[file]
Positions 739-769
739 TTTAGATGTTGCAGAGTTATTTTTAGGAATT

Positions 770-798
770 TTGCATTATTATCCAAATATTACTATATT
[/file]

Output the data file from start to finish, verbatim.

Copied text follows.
Positions 739-769
739 TTTAGATGTTGCAGAGTTATTTTTAGGAATT

Positions 770-798
770 TTGCATTATTATCCAAATATTACTATATT